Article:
Fill Your Child’s Toy Box With Toys That Teach

Updated: Apr 10, 2020

A trip to the toyshop can come with a lot of casualties. Without a sound guideline and shopping list, you will face the consequences, after all; no soldier has ever gone to a fight unarmed!

Does a perfect toy even exist? A toy that will keep your child entertained whilst developing their skills? The experts at Clamber Club have given us a list of things you need to consider when you go toy shopping. With this list, you’ll leave the store with play sets that will keep your children entertained for hours, while teaching them valuable skills in the process.

Toys That Stimulate

Toys help infants and babies begin to make sense of the world around them. “Providing toys that stimulate your baby’s senses of sight and sound is a good way to help your child grow. As your child becomes able to grasp objects, providing him or her with toys that have different textures will help them learn,” says Eric Watson, Clamber Club Toy Distributor. Liz Senior, Occupational Therapist and Founder of Clamber Club, adds, “It is important to create a stimulating environment for your child and provide opportunities for them to use their senses to start understanding the world around them. Toys are an important part of this journey.”

Clamber Club’s Top Tips When Choosing Toys For Your Child

Ask yourself, what can my child do with the toy, and not what the toy can do. Be aware of the powerful influence of TV and film. It can work to your advantage such as encouraging puzzles, but sometimes movie- or TV series-branded toys lack essential play value.

  1. Consider your child’s developmental level and interests as a guide to your toy choices.

  2. Don’t over-focus on the recommended age on the packaging, which is often driven by insurance issues rather than appropriate development age.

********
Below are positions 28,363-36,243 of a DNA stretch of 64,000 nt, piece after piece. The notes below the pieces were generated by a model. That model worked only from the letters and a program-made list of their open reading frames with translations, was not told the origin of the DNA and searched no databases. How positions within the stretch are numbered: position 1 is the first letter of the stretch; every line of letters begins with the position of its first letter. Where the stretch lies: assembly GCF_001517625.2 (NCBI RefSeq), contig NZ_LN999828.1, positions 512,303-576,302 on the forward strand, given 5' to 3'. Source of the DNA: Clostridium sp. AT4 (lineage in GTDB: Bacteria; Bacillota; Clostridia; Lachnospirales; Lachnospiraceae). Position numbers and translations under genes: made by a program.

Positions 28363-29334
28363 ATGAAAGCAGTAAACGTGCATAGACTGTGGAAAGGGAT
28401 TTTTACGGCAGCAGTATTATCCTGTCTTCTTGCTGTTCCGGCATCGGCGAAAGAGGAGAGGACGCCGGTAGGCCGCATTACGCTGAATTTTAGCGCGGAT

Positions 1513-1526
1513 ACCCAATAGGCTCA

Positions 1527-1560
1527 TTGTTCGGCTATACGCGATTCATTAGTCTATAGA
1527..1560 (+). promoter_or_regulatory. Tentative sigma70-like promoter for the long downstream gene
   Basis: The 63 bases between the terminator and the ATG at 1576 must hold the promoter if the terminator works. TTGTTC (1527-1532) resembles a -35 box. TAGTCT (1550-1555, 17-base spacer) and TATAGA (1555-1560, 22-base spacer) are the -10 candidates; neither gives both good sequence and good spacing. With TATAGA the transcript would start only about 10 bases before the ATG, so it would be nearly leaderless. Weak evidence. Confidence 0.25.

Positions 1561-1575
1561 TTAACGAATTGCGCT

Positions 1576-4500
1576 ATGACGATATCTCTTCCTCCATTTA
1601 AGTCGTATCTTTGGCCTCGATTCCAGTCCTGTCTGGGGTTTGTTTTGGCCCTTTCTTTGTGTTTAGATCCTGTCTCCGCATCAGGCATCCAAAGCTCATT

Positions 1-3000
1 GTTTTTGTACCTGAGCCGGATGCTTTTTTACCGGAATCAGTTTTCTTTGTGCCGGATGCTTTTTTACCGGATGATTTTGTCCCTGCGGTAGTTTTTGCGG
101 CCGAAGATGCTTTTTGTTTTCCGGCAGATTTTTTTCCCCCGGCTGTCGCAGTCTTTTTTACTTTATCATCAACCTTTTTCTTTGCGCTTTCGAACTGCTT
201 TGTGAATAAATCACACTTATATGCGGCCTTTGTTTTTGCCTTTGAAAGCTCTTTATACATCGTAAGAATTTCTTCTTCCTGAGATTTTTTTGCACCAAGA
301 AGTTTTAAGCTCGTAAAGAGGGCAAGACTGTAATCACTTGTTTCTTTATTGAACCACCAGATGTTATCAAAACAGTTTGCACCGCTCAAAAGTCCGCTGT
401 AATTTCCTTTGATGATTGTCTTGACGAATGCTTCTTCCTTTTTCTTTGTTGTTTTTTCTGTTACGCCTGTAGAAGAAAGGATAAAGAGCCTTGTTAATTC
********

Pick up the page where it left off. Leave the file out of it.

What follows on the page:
3. Look for toys that leave room for your child to use his or her imagination in how they play.

  4. Consider an array of toys and activities that encourage your child to use and explore all developmental domains: physical, cognitive, sensory, speech and language, social and emotional.

Toys Recommend For Your Child At Each Developmental Stage

  • Birth

1. Choose well-secured, unbreakable crib and wall mirrors.

2. Simple stuffed animals without parts like eyes and hair that can detach.

3. Simple mobiles with high contrast design, well secured and out of your baby’s reach.

  • 6 to 12 Months

This is the age when motor skills are exploding! Your child is learning to sit up and manipulate toys (banging, dropping, stacking, opening and closing). As their physical exploration moves from crawling to cruising (walking while holding onto a walker or furniture) and eventually walking, your child will love things that move too.

  • Toddlers (between 1 – 2)

The world is opening up for your toddler, and so comes the floodgate of emotions and behaviours. Your child will begin to express pleasure, protest and is developing his or her own personality. Your toddler is definitely an explorer, so give him or her ample opportunity and space to experiment and manipulate toys. You’ll also want to keep them active. Toys that encourage movement will be a big hit.

  • Two-Year-Olds

Two-year-olds are full of energy and seem to learn new skills every day. You’ll notice increased language development and that your child takes more of an interest in socialising with others. Provide opportunities for your child to move and develop their gross motor skills, cognitive skills, and their social/emotional skills.

  • Three-Year-Olds

When your child turns three, you’ll notice that your child plays actively with others, be it their peers or you. It is the age of imagination and role-playing, so encourage make-believe by stocking toys that help with ‘let’s pretend’.

  • Four-Year-Olds

When it comes to development, four-year-olds are developing greater self-control and ingenuity. They also have a keen interest in trying new experiences. You’ll notice your four-year-old taking an interest in language, more complex sentences and identifying words or letters and that they are even more curious than during their toddler phase!

  • Five-Year-Olds

Have you noticed your five-year-old asking ‘why’ more often? That’s because five-year-olds are very creative problem solvers and are becoming more analytical. Support their development with games that help hone their analytical skills; toys that keep them active and creative materials that help spark imagination.

Remember to pay Clamber Club a visit!


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